The Siamese is probably one of
the most well known and a favorite cat breed among cat lovers
over the world. They are the ultimate in feline beauty-with
piercing blue eyes and dainty and fine boned build. They are
a contradiction in terms of being both elegant with gorgeous
coloring and mischievous and energetic.
A Brief History of Siamese
There have been many theories
concerning the origin of the breed and there is too much uncertainty
as to how they came into being. There is however some evidence
that the Siamese existed in Thailand (formerly Siam) somewhere
between 1350 and 1767. The legend says that Siamese cats were
sacred cats and guarded Buddhist temples. Siamese kittens were
prized and it was considered a great honour to be given one.
Theft of one of the Royal Cats of Siam from the Royal Court
was punishable by death.
While the true origin of the
Siamese may always be a conjecture, we do know when the breed
first began to appear outside of Siam, or Thailand as it is
called now. The breed was first seen outside their Asian home
in 1884, when the British Counsul-General in Bangkok, Mr Owen
Gould, brought a pair of the cats back to Britain for his sister,
Mrs Veley who went on to co-found the Siamese Cat Club in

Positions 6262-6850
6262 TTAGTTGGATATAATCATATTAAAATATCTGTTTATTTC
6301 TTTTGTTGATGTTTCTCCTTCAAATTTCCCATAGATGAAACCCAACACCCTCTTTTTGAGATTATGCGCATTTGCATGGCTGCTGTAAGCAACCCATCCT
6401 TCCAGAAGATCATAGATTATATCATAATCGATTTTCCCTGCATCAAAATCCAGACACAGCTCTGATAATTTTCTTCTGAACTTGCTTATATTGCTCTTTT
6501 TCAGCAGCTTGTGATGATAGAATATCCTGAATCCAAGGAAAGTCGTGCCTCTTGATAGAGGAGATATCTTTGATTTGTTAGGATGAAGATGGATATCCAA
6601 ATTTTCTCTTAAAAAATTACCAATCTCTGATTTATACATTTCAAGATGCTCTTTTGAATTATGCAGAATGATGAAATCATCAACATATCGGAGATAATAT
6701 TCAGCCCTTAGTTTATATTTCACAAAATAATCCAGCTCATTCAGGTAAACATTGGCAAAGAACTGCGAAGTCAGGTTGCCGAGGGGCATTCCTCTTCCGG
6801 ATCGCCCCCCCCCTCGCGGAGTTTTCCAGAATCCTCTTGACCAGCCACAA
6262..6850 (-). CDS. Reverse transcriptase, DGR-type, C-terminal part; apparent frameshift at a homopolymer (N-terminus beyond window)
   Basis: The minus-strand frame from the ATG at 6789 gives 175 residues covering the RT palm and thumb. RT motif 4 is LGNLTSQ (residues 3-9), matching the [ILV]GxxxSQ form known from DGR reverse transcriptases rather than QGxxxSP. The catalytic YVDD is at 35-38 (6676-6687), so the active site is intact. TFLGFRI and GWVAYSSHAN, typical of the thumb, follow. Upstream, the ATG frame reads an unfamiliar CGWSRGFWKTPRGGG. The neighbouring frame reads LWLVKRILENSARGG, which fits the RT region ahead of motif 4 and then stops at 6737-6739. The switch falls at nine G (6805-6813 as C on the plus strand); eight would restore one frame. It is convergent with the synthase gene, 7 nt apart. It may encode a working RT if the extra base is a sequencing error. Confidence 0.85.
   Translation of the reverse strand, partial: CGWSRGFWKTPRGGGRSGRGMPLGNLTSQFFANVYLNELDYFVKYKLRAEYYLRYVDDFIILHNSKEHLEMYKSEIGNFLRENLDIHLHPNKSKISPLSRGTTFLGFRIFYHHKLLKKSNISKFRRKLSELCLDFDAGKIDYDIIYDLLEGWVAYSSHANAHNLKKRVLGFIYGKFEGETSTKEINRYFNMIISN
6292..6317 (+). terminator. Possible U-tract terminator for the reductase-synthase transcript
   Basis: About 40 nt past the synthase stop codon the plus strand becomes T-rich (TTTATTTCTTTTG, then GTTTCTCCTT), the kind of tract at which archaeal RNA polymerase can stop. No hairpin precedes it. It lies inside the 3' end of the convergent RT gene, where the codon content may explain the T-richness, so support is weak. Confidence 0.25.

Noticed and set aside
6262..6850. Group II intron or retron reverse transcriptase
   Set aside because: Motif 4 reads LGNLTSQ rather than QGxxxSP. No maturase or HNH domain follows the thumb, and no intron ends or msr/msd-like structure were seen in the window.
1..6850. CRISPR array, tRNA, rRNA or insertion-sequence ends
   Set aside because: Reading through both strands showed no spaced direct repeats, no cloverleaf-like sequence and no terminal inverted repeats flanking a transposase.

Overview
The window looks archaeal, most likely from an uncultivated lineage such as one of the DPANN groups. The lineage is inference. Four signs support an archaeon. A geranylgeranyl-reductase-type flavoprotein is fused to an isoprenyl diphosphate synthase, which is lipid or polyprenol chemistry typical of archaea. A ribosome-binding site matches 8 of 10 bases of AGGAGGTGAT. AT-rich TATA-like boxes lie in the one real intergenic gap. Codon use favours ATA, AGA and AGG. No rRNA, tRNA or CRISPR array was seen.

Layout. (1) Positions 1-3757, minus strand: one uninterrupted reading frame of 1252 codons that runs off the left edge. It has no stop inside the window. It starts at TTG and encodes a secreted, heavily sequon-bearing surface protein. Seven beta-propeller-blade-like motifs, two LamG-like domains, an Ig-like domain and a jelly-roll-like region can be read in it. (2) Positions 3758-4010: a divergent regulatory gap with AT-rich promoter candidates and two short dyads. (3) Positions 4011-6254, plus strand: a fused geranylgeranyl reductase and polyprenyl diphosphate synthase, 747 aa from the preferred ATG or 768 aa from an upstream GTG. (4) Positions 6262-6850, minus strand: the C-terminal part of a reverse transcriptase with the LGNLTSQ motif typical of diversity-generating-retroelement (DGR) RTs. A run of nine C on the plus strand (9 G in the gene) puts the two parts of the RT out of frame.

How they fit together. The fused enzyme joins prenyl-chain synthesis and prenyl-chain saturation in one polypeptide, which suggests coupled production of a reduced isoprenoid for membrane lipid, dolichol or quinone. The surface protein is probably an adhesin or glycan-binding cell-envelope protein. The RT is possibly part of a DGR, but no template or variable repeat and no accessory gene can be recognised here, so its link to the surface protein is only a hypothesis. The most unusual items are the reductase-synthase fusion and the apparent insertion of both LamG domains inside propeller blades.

1901, and were shown at the Crystal Palace in 1885. During
1886, another pair of Siamese cats and two kittens were imported
by a Mrs. Vyvyan and her sister into Britain. These cats along
with several others brought into Britain in the following years
comprised the base breeding pool for the Siamese breed. They
began appearing in the United States in the early 1900's.
The original Siamese colour was
the classic seal brown points with a warm cream coloured body
but breeders in the west developed more colours by introducing
other breeds of cat into the breeding schedule. The original
Siamese had eye squints and tail kinks, which are now considered
serious faults but once these ‘faults’ were so
common there are fables, so tell of their origin.
One story tells of a valuable
missing goblet and two Siamese cats that were despatched to
look for it. When they found the goblet one cat stayed to look